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What Is Empathy?
The definition of empathy is the process of intuitively relating to another person’s emotional state and/or mirroring their feelings. People who have empathic abilities are not practicing mind-reading but rather are picking up on people’s emotions and inner feelings by paying close attention to their emotional responses and listening carefully to what they say. There are several different types of empathy that cover the ways people understand others’ mental states and process them.
Understanding the 3 Types of Empathy
There are several different ways that humans process the emotions of others and demonstrate affective empathy. Mental health professionals categorize an empathetic response as falling into one of three different categories:
- Cognitive empathy: Cognitive empathy is a form of empathy that is less about sharing a person’s emotions and more about understanding that person’s thoughts and point of view. Cognitive empathy is occasionally referred to as “perspective-taking” and mainly involves placing yourself in a person’s shoes to understand their thought process and motives—more so than whatever emotional experience they’re going through. Cognitive therapy involves a highly logical kind of empathy.
- Emotional empathy: Sometimes referred to as “emotional contagion” or “personal distress,” emotional empathy involves directly mirroring and taking on someone’s emotional state and having it impact your own feelings on a deeper level. Especially when compared to cognitive empathy, emotional empathy is a less rational example of empathy. Emotional empathy can come into play when a close loved one is experiencing negative emotions. Having a high level of empathy in this category is a double-edged sword because it allows you to be highly attuned and sensitive to the well-being of another human being but can also lead you to lose control over your own emotions.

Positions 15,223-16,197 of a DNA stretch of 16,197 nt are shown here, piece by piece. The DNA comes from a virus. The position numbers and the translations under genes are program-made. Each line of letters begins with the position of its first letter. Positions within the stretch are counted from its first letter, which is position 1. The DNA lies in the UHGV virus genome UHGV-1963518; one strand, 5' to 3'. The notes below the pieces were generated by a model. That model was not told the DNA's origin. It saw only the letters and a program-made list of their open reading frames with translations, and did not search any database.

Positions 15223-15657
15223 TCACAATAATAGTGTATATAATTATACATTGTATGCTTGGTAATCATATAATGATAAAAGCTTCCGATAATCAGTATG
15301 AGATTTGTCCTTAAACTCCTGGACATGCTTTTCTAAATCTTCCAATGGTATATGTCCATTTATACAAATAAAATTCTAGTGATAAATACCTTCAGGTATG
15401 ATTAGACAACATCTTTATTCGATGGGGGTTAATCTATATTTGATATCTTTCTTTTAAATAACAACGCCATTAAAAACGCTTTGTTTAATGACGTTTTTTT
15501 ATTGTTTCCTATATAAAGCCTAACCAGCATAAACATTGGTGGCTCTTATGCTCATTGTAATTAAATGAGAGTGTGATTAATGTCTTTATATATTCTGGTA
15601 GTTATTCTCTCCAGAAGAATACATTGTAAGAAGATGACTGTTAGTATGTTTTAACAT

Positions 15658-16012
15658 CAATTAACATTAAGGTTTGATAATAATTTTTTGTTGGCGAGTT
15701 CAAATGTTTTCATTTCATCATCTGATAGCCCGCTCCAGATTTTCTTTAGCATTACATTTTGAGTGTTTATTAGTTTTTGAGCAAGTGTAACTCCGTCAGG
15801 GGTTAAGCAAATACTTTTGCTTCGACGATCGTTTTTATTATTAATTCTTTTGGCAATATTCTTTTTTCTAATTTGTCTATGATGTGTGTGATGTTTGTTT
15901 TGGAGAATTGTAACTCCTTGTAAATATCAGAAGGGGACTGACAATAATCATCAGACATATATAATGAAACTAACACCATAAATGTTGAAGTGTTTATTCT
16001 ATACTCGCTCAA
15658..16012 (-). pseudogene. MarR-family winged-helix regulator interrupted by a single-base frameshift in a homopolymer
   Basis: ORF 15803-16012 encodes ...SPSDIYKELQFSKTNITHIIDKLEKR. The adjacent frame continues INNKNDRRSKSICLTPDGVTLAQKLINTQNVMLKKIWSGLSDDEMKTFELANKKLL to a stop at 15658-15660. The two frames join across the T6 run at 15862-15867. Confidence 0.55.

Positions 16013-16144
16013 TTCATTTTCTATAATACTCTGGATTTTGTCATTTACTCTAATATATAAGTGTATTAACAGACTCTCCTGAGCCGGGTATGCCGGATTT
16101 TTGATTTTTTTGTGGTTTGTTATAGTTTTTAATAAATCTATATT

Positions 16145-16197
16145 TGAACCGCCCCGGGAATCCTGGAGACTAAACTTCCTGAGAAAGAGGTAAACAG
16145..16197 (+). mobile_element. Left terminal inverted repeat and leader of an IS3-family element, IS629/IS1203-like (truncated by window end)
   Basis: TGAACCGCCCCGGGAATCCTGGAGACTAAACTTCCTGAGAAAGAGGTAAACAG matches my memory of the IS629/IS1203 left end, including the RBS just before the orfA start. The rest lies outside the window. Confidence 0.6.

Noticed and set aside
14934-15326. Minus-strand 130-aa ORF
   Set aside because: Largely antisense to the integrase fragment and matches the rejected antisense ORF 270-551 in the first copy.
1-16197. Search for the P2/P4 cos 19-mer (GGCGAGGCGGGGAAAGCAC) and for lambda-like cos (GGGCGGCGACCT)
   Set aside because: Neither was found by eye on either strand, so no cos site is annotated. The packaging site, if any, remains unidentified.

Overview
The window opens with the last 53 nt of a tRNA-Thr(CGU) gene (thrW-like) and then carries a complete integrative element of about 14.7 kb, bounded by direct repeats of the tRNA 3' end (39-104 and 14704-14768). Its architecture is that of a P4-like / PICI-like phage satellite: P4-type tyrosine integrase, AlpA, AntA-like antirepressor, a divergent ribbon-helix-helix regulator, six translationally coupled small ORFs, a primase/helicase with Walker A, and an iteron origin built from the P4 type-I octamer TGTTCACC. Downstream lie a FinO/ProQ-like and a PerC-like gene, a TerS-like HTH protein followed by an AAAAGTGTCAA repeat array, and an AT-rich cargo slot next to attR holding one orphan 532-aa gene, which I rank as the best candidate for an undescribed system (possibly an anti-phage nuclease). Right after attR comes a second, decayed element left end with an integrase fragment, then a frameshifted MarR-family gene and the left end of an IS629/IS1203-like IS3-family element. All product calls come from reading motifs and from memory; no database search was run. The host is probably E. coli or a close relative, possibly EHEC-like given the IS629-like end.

- Compassionate empathy: A third type of empathizing falls under the category of compassionate empathy. Compassionate empathy is what people are generally referring to when they talk about empathizing in a colloquial sense. This form of empathy involves emotionally relating to someone’s emotional pain and rationally seeking to help remedy it.
How to Negotiate Using Empathy
The way that we define empathy as it relates to negotiation is closest to cognitive empathy. In a business negotiation, the type of empathy you want to possess has less to do with empathic concern and much more to do with understanding another person’s end goals. If you can assess your negotiating partner’s feelings and emotional state, you can use that information for tactical purposes. Here are some tips for how to employ empathy in business negotiations:
- Listen carefully. Actively listen to everything your negotiating partner says. Allow them to open up as much as possible. Look for physical and vocal cues that can help you better understand their experience. Information is key in business negotiations, and allowing someone to speak freely can also build trust.
- Adopt a relaxed body language. Having a relaxed posture and neutral facial expressions can breed comfort in your negotiating partner. Stay conscious of your body language and try to avoid becoming closed off.
- Respond directly to what you are hearing. An important part of all social interactions is taking in what someone is saying and letting them know they are being heard by providing a relevant response. In negotiations, responding directly to what is being said to you will show the person you are negotiating with that their words are not falling on deaf ears and that you understand their experience.
- Find common ground. Practicing cognitive empathy during a business negotiation may lead you to draw a connection between what your negotiating partner is expressing and a similar situation from your own life. Build common ground by relating to the other person’s perspective and reinforcing any emotional connection that develops over the course of a negotiation.
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